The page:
The appellate court affirmed the October 27, 2017, order.  However, it held that the November 2, 2017, order was a nullity because it was entered while the appeal from the prior order was pending and was substantive in nature.  Consequently, the court remanded with directions to vacate the November 2, 2017 order.

Orders granting partial summary judgment incorporating injunctive relief.

Woodfield Community Association, Inc. v. Ortiz, 2D18-341 (Fla. 2d DCA July 13, 2018)[.pdf]

The Ortizes sued their homeowner’s association.  In count 1, they sought a declaration that parking restrictions were void and unenforceable.  They moved for partial summary judgment, which the trial court granted.  The court declared prior fines void and enjoined the homeowner’s association from imposing further fines.  The association appealed.

The appellate court recognized that “Generally, orders that merely grant partial summary judgment, such as the one before us, are considered nonfinal, nonappealable orders.”  “However, Florida Rule of Appellate Procedure 9.130(a)(3)(B) provides us jurisdiction to review the portion of the order enjoining the association from enforcing the recorded declaration.”  The appellate court dismissed all other portions of the association’s appeal that did “not pertain to injunctive relief,” without prejudice to raising those issues in a later final appeal.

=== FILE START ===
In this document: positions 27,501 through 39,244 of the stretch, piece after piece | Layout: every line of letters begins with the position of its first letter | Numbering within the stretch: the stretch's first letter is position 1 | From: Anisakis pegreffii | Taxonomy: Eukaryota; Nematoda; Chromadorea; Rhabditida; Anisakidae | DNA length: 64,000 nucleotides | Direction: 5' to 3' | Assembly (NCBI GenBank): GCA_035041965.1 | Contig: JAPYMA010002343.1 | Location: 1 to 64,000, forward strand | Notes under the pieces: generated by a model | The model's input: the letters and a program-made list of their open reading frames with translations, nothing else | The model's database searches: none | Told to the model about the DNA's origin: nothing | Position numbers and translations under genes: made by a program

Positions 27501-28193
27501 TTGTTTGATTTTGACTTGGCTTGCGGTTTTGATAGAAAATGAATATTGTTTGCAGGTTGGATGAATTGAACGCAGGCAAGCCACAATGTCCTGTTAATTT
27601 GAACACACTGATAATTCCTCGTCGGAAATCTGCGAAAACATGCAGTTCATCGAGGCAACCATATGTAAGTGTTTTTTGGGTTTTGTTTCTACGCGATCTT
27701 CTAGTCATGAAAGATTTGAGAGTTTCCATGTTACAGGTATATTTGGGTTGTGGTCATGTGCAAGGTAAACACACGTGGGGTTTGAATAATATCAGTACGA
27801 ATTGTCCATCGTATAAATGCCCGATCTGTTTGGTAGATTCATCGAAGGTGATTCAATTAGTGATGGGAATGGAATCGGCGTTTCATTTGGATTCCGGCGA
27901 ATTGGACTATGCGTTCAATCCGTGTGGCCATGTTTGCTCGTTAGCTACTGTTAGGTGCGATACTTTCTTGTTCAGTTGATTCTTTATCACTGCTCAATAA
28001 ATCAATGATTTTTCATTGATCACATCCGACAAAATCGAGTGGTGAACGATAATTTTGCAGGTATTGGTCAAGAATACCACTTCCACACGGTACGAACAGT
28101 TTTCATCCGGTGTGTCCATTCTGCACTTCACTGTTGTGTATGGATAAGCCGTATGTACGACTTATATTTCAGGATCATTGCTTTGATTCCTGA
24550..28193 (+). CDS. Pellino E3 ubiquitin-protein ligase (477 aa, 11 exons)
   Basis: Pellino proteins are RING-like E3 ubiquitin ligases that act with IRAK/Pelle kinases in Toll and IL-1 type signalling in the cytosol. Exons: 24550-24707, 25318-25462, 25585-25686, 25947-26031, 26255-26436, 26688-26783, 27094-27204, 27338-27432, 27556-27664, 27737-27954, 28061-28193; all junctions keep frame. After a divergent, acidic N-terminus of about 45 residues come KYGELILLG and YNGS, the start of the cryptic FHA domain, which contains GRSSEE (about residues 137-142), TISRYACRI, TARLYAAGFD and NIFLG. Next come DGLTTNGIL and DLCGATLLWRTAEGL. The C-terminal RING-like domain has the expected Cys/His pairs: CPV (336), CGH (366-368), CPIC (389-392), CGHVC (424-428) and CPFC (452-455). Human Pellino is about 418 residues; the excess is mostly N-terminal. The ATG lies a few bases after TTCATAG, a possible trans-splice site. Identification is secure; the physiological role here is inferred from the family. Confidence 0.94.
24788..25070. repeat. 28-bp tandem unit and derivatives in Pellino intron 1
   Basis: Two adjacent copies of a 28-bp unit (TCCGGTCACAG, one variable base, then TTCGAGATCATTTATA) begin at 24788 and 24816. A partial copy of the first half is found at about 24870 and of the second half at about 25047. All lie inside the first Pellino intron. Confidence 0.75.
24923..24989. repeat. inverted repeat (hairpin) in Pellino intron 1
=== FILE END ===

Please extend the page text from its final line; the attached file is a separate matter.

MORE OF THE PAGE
Timeliness of Notice of Appeal.

Elmouki v. Department of Transportation, 1D18-0715 (Fla. 1st DCA July 9, 2018)[.pdf]

The Commercial Motor Vehicle Review Board issued a letter rejecting Elmouki’s challenge to a citation he received while operating a commercial motor vehicle.  The letter was dated January 18, 2018, but included a timestamp showing it was filed with the clerk of the Department of Transportation on January 17, 2018.  Elmouki filed his notice of appeal on Monday, February 19.

The appellate court held that the 30-day time period for Elmouki to file his notice of appeal ran from the date the letter was rendered, which was the date it was filed with the Department.  Consequently, the time for Elmouki to file his notice of appeal expired on Friday, February 16, and Elmouki’s February 19 notice was untimely.

The appellate court dismissed the appeal without prejudice to Elmouki petitioning the Review Board to vacate and reissue the letter so that he could appeal.

In rem vs. personal jurisdiction.

Patel v. Wilmington Savings Bank, FSB, 5D17-1900 (Fla. 5th DCA July 6, 2018)[.pdf]

The trial court denied the Patels’ motion to quash constructive service of process, ruling that it had in rem jurisdiction.  The Patels appealed, presumably pursuant to Florida Rule of Appellate Procedure 9.130(a)(3)(C)(i), which authorizes an appeal from a non-final order that determines the jurisdiction of the person.

However, the trial court did not determine the jurisdiction of the person, it only ruled on jurisdiction in rem, or over the property at issue.  Consequently, the appellate court held that rule 9.130(a)(3)(C)(i) did not provide a non-final appeal from the trial court’s order and thus dismissed the appeal.